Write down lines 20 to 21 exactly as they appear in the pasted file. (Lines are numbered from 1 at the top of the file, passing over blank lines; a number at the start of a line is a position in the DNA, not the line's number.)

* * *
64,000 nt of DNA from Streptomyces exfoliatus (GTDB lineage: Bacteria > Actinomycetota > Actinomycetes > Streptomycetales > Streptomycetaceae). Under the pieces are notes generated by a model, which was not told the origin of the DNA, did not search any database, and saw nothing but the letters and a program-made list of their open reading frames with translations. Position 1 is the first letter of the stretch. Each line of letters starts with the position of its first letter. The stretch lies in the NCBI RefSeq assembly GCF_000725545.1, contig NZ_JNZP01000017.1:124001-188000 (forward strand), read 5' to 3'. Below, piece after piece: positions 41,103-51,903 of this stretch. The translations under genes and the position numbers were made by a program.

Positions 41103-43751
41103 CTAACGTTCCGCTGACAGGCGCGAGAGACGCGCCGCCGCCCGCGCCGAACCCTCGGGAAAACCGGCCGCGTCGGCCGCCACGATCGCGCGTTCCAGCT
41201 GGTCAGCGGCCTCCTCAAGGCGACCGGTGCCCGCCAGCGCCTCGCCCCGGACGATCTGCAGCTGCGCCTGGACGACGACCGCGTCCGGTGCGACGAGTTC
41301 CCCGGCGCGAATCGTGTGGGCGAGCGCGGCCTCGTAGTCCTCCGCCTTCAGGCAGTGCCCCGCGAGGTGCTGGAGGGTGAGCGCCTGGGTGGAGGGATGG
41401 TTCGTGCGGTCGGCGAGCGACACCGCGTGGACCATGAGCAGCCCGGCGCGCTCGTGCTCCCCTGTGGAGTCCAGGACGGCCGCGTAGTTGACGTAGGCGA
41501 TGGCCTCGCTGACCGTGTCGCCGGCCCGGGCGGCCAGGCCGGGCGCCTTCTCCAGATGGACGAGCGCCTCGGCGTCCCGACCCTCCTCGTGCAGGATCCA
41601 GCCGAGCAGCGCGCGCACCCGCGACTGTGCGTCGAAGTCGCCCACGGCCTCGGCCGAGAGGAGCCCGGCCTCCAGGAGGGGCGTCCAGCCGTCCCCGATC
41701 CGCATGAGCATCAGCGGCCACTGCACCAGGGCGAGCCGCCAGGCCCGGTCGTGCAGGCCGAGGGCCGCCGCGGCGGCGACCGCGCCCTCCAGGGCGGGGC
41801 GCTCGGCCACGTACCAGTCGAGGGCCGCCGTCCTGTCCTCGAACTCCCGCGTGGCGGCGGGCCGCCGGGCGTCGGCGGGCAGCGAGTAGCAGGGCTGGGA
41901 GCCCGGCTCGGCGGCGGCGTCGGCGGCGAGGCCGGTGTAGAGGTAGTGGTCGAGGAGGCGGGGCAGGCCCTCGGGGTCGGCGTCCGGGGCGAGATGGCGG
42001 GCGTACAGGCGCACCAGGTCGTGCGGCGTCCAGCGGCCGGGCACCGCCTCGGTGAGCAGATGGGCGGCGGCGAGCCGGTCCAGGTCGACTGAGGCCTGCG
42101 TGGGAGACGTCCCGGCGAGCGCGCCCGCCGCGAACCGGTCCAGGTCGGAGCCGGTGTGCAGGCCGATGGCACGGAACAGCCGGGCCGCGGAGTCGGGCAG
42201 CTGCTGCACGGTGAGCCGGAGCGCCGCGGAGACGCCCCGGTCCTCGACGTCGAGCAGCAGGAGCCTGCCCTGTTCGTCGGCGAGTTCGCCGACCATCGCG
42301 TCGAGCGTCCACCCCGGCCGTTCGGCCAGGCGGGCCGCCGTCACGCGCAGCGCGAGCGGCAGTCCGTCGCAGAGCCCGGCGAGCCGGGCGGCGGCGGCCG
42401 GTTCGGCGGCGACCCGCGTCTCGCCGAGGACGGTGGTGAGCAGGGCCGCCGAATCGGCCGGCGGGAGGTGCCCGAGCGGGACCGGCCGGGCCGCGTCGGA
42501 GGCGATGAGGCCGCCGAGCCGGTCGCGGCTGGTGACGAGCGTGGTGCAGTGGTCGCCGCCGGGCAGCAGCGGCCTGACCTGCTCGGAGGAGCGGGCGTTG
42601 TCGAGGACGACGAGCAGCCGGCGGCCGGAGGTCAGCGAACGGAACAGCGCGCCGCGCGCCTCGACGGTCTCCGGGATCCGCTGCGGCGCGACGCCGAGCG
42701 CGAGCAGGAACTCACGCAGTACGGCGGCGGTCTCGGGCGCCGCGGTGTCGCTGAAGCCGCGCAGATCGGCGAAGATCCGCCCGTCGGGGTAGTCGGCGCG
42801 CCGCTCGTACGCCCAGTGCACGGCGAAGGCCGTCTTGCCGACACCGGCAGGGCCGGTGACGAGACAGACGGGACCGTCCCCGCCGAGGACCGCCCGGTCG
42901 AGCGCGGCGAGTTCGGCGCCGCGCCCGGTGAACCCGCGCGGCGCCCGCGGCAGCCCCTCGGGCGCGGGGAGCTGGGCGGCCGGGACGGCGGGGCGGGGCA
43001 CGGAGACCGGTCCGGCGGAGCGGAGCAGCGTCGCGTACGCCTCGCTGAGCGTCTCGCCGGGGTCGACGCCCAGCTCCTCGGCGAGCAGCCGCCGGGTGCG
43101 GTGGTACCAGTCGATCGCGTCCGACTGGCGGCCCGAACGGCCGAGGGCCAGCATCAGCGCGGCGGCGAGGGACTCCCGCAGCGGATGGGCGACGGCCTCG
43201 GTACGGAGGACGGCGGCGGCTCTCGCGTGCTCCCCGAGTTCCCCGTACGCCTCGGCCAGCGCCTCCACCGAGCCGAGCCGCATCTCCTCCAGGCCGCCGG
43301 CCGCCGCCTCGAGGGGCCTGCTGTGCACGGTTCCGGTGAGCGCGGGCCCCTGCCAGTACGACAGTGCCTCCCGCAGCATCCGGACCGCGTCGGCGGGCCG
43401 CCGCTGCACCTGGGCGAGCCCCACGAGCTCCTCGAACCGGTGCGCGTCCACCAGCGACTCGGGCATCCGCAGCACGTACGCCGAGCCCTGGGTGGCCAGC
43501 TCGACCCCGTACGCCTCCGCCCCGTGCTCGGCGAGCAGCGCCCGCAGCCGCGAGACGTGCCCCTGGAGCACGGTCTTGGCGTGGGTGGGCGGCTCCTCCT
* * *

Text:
42801 CCGCTCGTACGCCCAGTGCACGGCGAAGGCCGTCTTGCCGACACCGGCAGGGCCGGTGACGAGACAGACGGGACCGTCCCCGCCGAGGACCGCCCGGTCG
42901 AGCGCGGCGAGTTCGGCGCCGCGCCCGGTGAACCCGCGCGGCGCCCGCGGCAGCCCCTCGGGCGCGGGGAGCTGGGCGGCCGGGACGGCGGGGCGGGGCA